Kohlrabi Recipes

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Kashmiri Kohlrabi


This is not your grandmother's recipe for kohlrabi, unless of course your grandmother is Kashmiri. What we particularly like about this recipe is that nothing goes to waste as not only the swollen stems but the leaves are also used.  Adapted from a recipe presented by our good friend Pat Chapman in his 2010 India Food & Cooking, he first encountered this dish in Srinigar, Kashmir on the Indian/Pakistani frontier.  In the original dish kohlrabi was pared with lotus root.  Because fresh lotus root is not readily available, we’ve swapped out potatoes and have also added in carrot for added flavor and color.  We’re very pleased with the result.

1 pound kohlrabi, peeled and cut into 1” dice
1 pound waxy boiling potatoes, peeled and cut in half and then into ½” wide half-moons
1 pound carrots, peeled and cut into ½” dice
½ pound (or more) of the leaves removed from the kohlrabi, destemmed, and coarsely chopped
2 tablespoons vegetable oil
½ teaspoon asafoetida
2 tablespoons black mustard seed
4 garlic cloves, cut into 1/8” slices
½ pound onion, cut in half and then into ¼” strips
2” piece of ginger root, peeled and grated into a paste
¼ teaspoon cayenne pepper
½ cup water
salt to taste
1 tablespoon garam masala (optional)

Parboil the prepared kohlrabi, potato, and carrot until just tender.  Remove from the hot water and drain.  Add in the prepared kohlrabi leaf and cook until tender, about 5 minutes.  Drain.

Warm the oil in a large pan over medium-high heat.  When the oil is quite hot, add in the asafoetida and mustard seeds.  Stir briskly.  When the mustard seeds begin to sputter and pop, place a lid on top of the pan and shake the pan in a horizontal motion until the seeds quit sputtering, about 1-2 minutes.  Remove lid and add in garlic, onion, ginger and cayenne.  Sauté until the onion becomes translucent, about 5 minutes.  Add the water, stir to make a sauce, and then toss in the precooked vegetables.  Toss to equally distribute the sauce.  Sauté until the vegetables are fully tender, about 3-5 minutes more.   Adjust seasoning with salt.  If you wish to use the garam masala, toss this in as well at this time.


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Kohlrabi Gnocchi


Gnocchi are the dumplings of Italy.  While perhaps the most common are made with potatoes, this version cannot be more than about 500 years old as the potato was not part of the European larder until after the discovery of the New World.  What did people use before that time?  It seems likely that other starchy tubers, such as turnips or taro.  Kohlrabi is another option.  Although not a tuber – but rather a swollen stem – this cabbage relative makes for a wonderful gnocchi which has a mild but sweet cabbage flavor but maintains the pale color of potato gnocchi.  We were inspired to create these from a recipe in Marian Morash’s 1982 Victory Garden Cookbook(ISBN 978-0394707808).  But her recipe is for something closer to a spaetzle.  So we went digging into our cookbook library and found a few recipes for Gnocchi Verdi, made from spinach.  We extensively adapted these to allow mashed kohlrabi to be the main vegetable ingredient, and are quite pleased with the result.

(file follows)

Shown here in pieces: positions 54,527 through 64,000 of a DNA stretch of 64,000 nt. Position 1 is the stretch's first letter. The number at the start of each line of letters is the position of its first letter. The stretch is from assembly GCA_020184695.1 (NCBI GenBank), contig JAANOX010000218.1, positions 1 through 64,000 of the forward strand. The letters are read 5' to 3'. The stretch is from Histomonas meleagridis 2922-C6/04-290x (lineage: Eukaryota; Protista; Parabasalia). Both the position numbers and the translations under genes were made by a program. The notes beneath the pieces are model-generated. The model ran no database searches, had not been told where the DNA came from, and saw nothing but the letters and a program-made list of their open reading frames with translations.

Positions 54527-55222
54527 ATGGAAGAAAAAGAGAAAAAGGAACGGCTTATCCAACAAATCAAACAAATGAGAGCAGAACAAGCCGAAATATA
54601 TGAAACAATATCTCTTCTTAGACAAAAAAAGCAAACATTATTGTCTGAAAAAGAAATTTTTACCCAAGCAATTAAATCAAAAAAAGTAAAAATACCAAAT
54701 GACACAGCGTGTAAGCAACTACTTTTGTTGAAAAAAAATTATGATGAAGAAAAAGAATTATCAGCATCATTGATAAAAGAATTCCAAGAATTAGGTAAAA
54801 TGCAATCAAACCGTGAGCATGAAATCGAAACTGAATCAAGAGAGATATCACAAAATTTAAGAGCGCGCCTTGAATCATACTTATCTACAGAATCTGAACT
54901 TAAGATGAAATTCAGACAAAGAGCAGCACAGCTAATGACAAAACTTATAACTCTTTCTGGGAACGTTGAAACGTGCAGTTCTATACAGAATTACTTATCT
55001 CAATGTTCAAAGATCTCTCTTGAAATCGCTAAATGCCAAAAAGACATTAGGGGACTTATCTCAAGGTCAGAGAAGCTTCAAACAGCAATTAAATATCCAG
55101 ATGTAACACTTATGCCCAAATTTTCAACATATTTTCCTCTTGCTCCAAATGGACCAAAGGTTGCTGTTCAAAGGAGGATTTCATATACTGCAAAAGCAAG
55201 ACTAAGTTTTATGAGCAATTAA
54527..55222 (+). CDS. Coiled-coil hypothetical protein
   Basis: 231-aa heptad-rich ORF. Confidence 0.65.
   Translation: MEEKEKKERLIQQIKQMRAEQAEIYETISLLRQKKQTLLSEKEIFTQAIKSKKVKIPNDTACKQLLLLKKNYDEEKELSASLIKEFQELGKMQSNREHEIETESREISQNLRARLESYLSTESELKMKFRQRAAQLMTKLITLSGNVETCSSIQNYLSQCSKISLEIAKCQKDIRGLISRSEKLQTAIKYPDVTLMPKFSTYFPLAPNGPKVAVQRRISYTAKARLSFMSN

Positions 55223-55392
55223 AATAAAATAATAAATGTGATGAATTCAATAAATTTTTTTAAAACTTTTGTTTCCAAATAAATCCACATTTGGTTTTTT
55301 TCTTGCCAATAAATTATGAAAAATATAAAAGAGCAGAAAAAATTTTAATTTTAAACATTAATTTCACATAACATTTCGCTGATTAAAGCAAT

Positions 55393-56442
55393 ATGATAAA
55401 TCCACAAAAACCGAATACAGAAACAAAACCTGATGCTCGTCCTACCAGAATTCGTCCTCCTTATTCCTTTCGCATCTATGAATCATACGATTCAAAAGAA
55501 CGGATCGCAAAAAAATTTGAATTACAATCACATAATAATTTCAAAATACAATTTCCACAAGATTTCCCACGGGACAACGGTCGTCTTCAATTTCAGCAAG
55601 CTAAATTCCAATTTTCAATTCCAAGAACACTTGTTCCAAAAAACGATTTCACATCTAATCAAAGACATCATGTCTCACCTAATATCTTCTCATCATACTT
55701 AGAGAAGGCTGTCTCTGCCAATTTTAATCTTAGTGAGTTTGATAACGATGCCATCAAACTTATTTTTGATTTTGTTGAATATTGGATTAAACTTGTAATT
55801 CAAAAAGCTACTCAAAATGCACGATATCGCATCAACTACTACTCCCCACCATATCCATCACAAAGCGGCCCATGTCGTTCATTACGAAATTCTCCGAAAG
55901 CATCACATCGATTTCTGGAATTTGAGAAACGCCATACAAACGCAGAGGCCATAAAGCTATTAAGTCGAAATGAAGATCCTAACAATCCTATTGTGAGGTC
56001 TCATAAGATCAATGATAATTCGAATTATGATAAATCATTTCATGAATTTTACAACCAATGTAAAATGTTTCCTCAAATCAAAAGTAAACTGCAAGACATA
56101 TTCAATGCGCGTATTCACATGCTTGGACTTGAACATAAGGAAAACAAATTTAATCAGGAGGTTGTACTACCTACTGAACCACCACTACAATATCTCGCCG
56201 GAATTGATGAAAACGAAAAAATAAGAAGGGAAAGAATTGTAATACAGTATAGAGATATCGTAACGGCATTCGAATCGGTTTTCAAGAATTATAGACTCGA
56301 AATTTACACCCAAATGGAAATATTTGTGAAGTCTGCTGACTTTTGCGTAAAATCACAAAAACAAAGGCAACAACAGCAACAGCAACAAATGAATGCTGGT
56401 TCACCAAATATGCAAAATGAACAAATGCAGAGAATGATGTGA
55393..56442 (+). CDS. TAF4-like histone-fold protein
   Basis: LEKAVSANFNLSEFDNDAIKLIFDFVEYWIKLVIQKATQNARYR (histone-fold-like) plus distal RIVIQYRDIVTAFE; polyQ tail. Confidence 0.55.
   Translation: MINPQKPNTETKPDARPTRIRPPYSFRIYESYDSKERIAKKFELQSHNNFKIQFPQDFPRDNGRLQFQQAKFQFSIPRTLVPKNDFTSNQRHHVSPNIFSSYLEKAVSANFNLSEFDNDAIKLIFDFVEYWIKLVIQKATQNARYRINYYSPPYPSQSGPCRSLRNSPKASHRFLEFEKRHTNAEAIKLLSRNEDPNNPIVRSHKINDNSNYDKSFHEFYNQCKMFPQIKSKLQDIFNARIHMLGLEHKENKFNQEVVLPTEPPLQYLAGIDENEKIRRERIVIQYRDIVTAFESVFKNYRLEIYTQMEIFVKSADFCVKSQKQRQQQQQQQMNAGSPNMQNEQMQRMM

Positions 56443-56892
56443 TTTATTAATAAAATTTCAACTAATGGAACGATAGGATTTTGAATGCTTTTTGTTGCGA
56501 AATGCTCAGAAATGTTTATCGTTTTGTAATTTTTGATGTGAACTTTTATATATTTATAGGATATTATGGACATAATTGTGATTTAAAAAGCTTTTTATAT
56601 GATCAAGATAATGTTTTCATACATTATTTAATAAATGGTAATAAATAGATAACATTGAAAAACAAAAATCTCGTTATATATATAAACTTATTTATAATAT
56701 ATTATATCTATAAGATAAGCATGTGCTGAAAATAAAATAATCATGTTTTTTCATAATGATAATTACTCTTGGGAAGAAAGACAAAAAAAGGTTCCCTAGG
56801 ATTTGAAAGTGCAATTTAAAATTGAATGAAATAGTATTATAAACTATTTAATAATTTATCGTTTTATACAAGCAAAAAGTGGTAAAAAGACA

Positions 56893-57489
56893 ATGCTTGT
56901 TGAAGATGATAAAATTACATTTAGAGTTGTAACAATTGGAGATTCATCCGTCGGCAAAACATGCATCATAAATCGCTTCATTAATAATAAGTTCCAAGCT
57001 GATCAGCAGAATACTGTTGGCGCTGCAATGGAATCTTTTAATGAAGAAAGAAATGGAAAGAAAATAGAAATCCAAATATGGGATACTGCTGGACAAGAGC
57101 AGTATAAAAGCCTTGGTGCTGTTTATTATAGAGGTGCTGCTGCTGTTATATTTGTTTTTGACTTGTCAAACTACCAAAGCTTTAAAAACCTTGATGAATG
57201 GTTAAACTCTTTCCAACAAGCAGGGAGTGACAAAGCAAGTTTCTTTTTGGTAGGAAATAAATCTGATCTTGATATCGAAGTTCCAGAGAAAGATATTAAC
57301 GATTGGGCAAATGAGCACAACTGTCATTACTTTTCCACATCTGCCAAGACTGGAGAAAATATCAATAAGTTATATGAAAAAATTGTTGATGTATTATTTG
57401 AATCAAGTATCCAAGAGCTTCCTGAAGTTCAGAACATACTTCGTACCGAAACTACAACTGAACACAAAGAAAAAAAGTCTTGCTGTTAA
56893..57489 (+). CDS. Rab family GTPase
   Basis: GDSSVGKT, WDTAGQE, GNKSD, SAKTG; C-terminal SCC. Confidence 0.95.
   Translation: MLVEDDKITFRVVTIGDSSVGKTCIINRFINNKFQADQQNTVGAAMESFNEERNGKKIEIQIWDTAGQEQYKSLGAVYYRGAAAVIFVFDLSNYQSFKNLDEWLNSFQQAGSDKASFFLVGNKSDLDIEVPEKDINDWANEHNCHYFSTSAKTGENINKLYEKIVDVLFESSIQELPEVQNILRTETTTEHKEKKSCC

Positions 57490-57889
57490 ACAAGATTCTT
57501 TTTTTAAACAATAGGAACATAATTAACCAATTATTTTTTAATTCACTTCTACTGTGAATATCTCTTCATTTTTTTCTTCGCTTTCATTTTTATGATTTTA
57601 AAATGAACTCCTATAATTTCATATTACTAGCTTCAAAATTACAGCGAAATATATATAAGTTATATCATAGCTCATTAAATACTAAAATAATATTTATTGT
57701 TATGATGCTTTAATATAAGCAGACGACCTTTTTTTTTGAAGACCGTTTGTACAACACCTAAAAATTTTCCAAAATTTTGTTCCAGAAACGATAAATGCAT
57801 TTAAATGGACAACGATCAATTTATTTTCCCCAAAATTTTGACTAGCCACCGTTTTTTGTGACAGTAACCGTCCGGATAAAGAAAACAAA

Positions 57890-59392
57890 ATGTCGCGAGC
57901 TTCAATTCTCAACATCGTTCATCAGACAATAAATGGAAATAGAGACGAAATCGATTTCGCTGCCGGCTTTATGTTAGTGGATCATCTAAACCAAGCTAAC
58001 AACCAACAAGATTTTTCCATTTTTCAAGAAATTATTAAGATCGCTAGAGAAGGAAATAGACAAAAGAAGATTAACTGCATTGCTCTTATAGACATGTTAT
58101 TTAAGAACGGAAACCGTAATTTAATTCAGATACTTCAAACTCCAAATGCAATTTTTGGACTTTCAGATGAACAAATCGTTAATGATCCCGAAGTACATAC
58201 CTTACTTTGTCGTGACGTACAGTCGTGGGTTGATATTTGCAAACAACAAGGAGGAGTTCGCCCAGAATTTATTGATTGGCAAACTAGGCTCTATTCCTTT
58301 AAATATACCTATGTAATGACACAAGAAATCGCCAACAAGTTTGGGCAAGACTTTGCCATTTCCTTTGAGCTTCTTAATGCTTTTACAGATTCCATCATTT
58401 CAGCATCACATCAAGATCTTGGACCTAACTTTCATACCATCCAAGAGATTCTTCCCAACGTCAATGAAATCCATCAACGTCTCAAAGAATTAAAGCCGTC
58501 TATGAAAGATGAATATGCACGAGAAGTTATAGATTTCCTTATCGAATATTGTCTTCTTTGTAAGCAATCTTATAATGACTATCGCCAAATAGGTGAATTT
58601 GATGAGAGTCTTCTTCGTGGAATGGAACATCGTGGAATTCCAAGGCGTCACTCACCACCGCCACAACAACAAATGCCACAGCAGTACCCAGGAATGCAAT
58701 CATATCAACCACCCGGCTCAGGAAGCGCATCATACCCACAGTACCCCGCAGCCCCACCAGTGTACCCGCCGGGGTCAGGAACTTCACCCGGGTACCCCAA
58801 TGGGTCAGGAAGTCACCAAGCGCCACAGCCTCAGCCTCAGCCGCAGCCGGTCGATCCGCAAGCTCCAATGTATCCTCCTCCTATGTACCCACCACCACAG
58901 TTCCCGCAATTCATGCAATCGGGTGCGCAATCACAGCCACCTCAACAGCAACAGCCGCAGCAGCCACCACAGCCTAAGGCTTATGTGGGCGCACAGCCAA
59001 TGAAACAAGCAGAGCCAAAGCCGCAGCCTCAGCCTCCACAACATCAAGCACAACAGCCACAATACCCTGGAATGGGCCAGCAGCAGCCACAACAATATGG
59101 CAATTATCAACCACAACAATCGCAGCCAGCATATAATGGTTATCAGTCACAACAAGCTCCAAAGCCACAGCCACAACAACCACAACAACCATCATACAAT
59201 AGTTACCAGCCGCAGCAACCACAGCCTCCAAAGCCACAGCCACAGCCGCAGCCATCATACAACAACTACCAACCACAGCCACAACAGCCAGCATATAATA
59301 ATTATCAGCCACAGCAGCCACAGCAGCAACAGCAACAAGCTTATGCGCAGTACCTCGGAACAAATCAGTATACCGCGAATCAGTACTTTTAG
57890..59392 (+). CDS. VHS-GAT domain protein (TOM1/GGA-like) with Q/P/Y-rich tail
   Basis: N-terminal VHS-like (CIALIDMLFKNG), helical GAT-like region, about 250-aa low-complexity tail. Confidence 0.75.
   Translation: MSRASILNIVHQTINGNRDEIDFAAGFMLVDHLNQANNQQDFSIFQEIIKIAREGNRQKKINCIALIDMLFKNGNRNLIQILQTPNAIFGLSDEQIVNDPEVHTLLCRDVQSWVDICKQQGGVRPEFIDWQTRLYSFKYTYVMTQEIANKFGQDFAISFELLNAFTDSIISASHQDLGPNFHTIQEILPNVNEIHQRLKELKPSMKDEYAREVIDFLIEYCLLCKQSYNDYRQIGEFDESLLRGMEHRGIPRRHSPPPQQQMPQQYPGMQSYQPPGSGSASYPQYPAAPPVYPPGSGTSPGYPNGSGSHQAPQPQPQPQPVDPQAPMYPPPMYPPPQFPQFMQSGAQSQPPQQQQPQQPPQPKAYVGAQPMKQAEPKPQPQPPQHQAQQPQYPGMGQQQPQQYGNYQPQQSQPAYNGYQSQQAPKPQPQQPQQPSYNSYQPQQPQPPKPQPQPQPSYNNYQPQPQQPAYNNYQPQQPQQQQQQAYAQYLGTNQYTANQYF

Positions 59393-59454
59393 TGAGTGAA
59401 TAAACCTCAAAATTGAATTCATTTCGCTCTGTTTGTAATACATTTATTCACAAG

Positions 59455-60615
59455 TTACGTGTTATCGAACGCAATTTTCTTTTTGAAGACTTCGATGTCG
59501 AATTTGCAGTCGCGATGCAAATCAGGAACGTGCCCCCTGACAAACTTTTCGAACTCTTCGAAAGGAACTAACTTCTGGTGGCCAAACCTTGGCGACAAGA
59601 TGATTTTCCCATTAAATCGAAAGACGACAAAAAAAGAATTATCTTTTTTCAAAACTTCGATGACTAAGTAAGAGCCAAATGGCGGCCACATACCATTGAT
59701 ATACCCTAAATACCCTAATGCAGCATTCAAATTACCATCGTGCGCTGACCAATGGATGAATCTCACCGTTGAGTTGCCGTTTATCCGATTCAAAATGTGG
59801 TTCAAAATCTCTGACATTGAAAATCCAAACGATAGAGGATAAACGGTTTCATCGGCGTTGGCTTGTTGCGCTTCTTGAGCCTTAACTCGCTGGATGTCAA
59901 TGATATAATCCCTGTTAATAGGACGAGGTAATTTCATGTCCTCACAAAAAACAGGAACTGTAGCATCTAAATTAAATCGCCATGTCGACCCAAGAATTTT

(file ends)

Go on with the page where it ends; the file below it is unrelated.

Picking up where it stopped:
Note that here we boil the gnocchi to make for an exceedingly tender dumpling.  You’ll want to be very careful removing these from the boiling water and from the finished casserole to make sure they do not fall apart.  If you’d like something a bit more hardy, we’d suggest you try placing the raw gnocchi balls in a single layer in a buttered casserole and baking them at 400° F oven for 20-25 minutes or until they have browned.  You can then sauce them as detailed below.  You could also consider deep frying the raw balls which ought to make a small fritter much like a round, cabbagey Glamorgan Sausage.  

1 pound kohlrabi, peeled, diced, and cooked until tender
1 cup chevre
1 cup fine dry bread crumbs
2 beaten eggs
¼ cup green onion, finely chopped
¼ cup pecorino romano cheese
½ teaspoon salt
¼ teaspoon freshly ground black pepper
1 teaspoon nutmeg
flour for dredging


2 tablespoons butter
2 tablespoons flour
¼ teaspoon salt
¼ teaspoon freshly ground black pepper
¼ teaspoon nutmeg
2 cups milk
2 cloves of garlic, crushed
1¼  cups shredded parmesan cheese, in all

Mash the cooked kohlrabi into a fine paste.  To this add in the chevre, bread crumbs, eggs, green onion, romano cheese, salt, pepper and nutmeg.   Mix very well, cover and let rest in the refrigerator for 2 hours.

Using a 1” ice cream scoop, make balls of the chilled mixture and dredge with flour.  Place on a tray.  When all of the mixture has been used, place the tray back in the refrigerator for another 30 minutes.

Preheat oven to 400° F.

Make the sauce by melting the butter in a heavy pan over medium-high heat.  When the butter becomes foamy, whisk in the flour, salt, pepper and nutmeg.  Continue whisking for 3 minutes.  Add in the milk and garlic and continue whisking until the mixture thickens, about 5 minutes.  Add in 2 cups of shredded parmesan, and continue stirring until the cheese is melted, about 5 more minutes. 

Bring a large pot of salted water to a simmer.  Gently drop the chilled balls into the water, making sure to put only enough into the pot to just cover the bottom.  Simmer for approximately 5 minutes until the balls rise to the top.  Gently lift the cooked gnocchi out of the pot and place in single layer in a well buttered cooking dish.  Pour the sauce over the arranged gnocchi and top with the remaining parmesan.  Bake until the top is nicely browned, about 20 minutes.  Remove from oven and let cool for 20 minutes before serving.